Several weeks following the publication of the large real-world Covid-19 vaccine effectiveness study by the Clalit Research Institute in Collaboration with Harvard University in the New England Journal of Medicine (NEJM), additional results focusing on vaccine effectiveness in specific sub-populations have now been published.
While the original publication demonstrated the effectiveness of the Pfizer-BioNTech mRNA vaccine in the general population, outstanding questions remained regarding vaccine effectiveness in specific sub-populations of interest, including the elderly, multi-morbid individuals, and individuals with specific prevalent chronic conditions.
The new study also took place in Israel and evaluated data on approximately 1,400,000 Clalit members, with extended follow-up time compared to the previous study, and additional subpopulations. The advanced methodologies employed meticulous individual matching techniques to enable an as-clean-as-possible analysis of vaccine effectiveness, comparing vaccinated to unvaccinated (control) individuals. The increased sample size and increased follow up time enabled the assessment of vaccine effectiveness in additional sub-populations, which the original vaccine effectiveness study was unable to assess.
The results of the new study make clear that the vaccine is exceedingly effective, with 96% of symptomatic cases and 95% of severe cases prevented (compared with point estimates of 94% and 92% in the previous study). The results also demonstrate that the vaccine is highly effective across all age ranges, with 92% effectiveness in preventing symptomatic disease in individuals 70 years and older.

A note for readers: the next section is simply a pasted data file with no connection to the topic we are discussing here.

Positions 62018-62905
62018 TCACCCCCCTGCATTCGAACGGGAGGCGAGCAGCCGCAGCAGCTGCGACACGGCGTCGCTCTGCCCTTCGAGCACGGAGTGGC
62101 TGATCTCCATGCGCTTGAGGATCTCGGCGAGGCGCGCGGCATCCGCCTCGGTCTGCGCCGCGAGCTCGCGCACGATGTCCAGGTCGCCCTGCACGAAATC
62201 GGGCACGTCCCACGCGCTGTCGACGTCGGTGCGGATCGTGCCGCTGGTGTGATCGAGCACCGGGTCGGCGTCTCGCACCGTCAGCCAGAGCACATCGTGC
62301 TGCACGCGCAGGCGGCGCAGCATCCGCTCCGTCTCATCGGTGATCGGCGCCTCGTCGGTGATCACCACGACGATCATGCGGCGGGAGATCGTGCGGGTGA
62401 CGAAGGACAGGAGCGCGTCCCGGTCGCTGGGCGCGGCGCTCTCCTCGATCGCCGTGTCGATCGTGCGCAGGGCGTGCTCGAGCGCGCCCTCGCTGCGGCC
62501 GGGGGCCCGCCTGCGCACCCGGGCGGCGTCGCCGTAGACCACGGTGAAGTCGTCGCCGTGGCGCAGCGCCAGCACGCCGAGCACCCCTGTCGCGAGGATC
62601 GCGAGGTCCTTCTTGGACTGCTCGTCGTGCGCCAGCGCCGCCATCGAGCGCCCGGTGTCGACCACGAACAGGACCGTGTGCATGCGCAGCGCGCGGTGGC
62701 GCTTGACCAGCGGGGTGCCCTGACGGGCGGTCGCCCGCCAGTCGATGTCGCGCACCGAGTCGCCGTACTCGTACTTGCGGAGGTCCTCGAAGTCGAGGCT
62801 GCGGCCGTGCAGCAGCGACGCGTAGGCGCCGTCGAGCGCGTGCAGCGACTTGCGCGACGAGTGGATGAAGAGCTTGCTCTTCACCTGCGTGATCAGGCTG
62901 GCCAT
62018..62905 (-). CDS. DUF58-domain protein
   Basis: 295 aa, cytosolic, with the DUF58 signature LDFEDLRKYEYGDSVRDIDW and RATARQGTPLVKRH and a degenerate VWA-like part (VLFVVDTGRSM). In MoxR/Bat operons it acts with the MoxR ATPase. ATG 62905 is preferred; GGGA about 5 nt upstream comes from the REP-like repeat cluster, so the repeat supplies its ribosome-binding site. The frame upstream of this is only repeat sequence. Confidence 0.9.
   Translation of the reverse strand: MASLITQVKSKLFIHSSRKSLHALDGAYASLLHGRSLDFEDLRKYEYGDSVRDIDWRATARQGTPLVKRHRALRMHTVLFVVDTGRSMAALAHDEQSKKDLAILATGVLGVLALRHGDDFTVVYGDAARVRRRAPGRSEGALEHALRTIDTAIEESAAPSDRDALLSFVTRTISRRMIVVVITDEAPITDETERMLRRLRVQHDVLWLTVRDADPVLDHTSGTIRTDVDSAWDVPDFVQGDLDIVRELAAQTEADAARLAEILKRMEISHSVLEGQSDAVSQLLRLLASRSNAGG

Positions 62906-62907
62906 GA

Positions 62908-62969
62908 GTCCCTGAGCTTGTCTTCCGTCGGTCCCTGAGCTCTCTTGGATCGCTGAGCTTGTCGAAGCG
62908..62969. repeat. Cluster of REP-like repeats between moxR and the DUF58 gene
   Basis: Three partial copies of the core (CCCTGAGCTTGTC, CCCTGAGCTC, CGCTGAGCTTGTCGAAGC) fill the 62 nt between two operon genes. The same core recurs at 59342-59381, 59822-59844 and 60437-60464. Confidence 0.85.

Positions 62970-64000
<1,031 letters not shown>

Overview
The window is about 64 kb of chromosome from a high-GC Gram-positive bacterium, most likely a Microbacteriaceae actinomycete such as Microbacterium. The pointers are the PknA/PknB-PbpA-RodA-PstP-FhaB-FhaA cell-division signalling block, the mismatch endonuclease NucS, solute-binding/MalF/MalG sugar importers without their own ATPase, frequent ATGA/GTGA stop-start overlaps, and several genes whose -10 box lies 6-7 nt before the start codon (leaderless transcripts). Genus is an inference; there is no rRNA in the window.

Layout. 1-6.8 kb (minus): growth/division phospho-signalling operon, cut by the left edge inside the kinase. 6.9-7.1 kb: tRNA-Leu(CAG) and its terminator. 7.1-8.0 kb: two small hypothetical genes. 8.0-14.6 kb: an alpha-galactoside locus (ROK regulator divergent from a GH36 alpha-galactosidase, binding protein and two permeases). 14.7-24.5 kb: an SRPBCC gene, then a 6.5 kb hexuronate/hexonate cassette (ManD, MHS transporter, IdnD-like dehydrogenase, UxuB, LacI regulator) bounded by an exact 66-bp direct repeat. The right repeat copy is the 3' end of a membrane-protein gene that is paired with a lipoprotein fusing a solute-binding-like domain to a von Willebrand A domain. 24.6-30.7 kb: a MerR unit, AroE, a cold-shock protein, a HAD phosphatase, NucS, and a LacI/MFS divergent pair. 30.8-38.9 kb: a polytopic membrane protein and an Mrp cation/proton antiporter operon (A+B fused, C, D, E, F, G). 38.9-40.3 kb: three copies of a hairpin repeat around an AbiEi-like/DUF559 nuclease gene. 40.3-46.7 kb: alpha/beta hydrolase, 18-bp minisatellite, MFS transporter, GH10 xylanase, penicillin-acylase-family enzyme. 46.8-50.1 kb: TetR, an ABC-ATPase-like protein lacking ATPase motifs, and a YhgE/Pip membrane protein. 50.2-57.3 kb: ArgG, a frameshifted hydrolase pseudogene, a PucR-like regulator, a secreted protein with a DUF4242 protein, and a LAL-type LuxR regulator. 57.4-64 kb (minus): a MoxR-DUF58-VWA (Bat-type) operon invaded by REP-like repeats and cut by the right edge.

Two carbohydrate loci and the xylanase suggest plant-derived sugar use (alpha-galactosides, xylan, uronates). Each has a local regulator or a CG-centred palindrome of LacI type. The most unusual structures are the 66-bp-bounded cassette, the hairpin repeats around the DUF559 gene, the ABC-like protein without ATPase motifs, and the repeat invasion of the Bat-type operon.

It is important to note that vaccine effectiveness in prevention of symptomatic disease is slightly lower amongst the multi-morbid population of all ages (88% effective amongst individuals with three or more chronic illnesses or risk factors). Specifically, the effectiveness in preventing symptomatic illness varied in patients with different chronic illnesses: the vaccine was highly effective (96% and 93%) in overweight and obese patients, but slightly less effective in immunosuppressed individuals (84%), patients with heart disease (80%), chronic kidney disease (80%) and diabetes (86%). Effectiveness against severe disease was generally higher.
According to Professor Ran Balicer, Chief Innovation Officer for Clalit and Director of the Clalit Research Institute, "This publication is a direct continuation of the large study published in the New England Journal of Medicine several weeks ago. The updated results based on a larger population with extended follow-up period show that the vaccine is even more effective than previously estimated, preventing 96% of cases and 95% of severe cases of covid-19 in all age groups - a 20 to 25-fold reduction of risk compared to the unvaccinated. Severe disease is dramatically reduced even among patients with some specific chronic conditions, but as suggested in the original study, this protection is mildly reduced among patients with several co-morbidities. These results are very encouraging, as they suggest that most COVID-19 cases will be prevented by vaccination even in the elderly and chronically ill, though there should be expected a somewhat higher rate of infection and severe illness in vaccinated individuals with several comorbidities or immune suppression, compared to the healthy fully vaccinated population.
The main conclusions as we see them: The study further supports the immediate need to vaccinate at any eligible age and especially among those suffering from chronic conditions that are most vulnerable to covid-19 compilations if not vaccinated. But we also note that these chronically ill vaccinated patients should continue to practice caution in circumstances where a significant risk of infection exists, as they still have somewhat higher residual vulnerability after being vaccinated. We are relieved to note that the risk for such circumstances has been consistently falling in Israel over the last few months, to unprecedented low rates of daily cases - a 50-fold decrease in cases to as low as 10 cases per million per day and less than 1 severe case per million per day - and the numbers are still dropping."
Study authors were: Noa Dagan, M.D., Noam Barda, M.D., Eldad Kepten, Ph.D., Oren Miron, M.A., Shay Perchik, M.A., Mark A. Katz, M.D., Miguel A. Hernán, M.D., Marc Lipsitch, D.Phil., Ben Reis, Ph.D., and Ran D. Balicer, M.D.
The study was the result of a collaborative effort by Clalit Research Institute in Israel, Harvard Medical School and Boston Children's Hospital.
New England Journal of Medicine